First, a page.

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The Die Was Cast - My Journey to New Guinea

The Bougainville Aftermath

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December 7, 2016

A message from the webmaster:

It is perhaps not surprising that this blog and the Bougainville website are dying a slow death. However, as the numbers of ex-Bougainville employees are diminishing, it puts an even greater responsibility on those who are left to keep recording those times which were important to us as well as to the island of Bougainville.

An old Bougainville friend from those early days, who stayed until the very end of the construction phase, wrote, "I remember clearing up old files after Bechtel left. There were a couple of box files filled with letters from women, solicitors, lawyers etc., all much of the same theme, so-and-so was believed to be working on the project and was wanted for child support payments, etc. The standard reply clipped under the lid was to the effect that there were over fifty companies working on the project with a total of 10,000 workers, and if the writer would please care to contact the respective company. Of course, they knew that if they dobbed in one guy, they would instantly lose a big percentage of the workforce."

Camp 6 Loloho
Click on image to enter Bougainville Copper Project website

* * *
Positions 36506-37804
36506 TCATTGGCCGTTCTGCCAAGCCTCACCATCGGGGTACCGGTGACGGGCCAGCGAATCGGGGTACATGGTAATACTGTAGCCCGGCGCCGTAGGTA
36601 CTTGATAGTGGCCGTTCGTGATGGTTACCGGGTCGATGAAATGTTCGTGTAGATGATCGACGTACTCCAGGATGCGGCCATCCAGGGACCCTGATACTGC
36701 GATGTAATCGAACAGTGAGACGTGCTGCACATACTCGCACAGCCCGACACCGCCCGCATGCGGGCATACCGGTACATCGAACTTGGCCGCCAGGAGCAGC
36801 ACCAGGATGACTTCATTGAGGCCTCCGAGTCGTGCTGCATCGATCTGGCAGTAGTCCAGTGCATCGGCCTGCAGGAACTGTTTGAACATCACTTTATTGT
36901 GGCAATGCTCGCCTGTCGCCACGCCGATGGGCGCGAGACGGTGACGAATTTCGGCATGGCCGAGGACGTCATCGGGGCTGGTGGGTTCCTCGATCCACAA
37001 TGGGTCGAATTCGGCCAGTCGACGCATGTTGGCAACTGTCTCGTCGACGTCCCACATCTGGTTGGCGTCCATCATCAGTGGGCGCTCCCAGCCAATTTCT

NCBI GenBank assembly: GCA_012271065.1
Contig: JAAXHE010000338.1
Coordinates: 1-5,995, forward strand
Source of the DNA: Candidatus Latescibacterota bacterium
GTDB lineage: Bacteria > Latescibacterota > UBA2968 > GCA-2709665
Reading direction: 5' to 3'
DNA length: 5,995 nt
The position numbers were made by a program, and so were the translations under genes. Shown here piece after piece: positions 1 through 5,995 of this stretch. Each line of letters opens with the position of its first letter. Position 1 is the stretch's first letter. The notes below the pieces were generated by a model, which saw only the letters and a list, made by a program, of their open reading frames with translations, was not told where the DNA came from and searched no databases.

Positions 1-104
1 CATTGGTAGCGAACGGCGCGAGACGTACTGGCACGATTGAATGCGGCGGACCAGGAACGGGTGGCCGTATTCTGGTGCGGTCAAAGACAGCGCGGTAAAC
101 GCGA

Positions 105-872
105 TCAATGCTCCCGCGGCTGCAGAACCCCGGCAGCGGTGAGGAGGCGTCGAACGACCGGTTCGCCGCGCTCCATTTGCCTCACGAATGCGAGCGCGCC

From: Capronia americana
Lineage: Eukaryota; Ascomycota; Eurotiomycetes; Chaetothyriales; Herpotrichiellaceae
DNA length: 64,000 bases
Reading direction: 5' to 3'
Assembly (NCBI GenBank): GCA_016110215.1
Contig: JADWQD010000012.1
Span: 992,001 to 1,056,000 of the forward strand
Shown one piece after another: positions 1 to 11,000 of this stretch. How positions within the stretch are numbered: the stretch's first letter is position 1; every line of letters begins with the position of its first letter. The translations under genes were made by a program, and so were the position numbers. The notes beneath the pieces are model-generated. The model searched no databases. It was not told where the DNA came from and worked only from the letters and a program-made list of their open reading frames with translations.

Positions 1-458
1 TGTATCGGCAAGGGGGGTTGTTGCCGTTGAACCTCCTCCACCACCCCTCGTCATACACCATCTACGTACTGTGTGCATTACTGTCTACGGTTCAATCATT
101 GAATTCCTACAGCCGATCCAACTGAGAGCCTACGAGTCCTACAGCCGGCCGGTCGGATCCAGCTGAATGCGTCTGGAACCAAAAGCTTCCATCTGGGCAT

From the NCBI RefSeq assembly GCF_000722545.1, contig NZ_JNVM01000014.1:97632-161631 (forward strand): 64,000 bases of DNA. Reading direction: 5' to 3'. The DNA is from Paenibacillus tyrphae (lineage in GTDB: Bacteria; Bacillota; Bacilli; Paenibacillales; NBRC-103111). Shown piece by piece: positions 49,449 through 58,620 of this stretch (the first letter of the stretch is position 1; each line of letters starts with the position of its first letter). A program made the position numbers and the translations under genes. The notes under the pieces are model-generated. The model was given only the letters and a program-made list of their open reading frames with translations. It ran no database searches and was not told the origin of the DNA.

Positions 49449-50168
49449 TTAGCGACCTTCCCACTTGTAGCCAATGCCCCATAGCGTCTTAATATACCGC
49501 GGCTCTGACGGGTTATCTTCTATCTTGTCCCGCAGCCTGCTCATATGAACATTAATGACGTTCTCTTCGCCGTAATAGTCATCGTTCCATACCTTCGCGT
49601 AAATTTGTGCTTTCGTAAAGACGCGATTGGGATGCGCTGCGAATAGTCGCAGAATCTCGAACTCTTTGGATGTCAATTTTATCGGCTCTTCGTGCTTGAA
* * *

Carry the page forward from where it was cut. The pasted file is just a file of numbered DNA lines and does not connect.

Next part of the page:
Back then, 'home' was a 9x9ft donga tastefully decorated with PLAYBOY centrefolds of girls waxed to the point of martyrdom, where one's wordly possessions easily fitted into a 2ft-wide metal locker and one's needs for comfort were satisfied by a red plastic chair on the porch.

Life was so simple then; we were so innocent!

Or, at least, some of us were. The old saying that Papua New Guinea attracted three types of men, namely missionaries, moneymakers, and misfits, had to be rewritten for the Bougainville Copper Project to include those running away from their wives, the police, or themselves.

If you have an anecdote to contribute or some old photos, please email me at riverbendnelligen[AT]

I look forward to hearing from you.

Peter Goerman
PO Box 233
Batemans Bay NSW 2536
Email riverbendnelligen[AT]
Skype riverbend2

December 6, 2016

Ian Rummery emailed from Jamestown on St Helena Island:


Hi Peter

As your blog entry says ex-Bougainville employees are diminishing and last Saturday my father Richard Rummery passed away. He worked at the Loloho power house and my sister Kay and I went to Bovo primary. We were there 1972 to 1979. I am so grateful to my parents that I had a chance to grow up in such a wonderful place.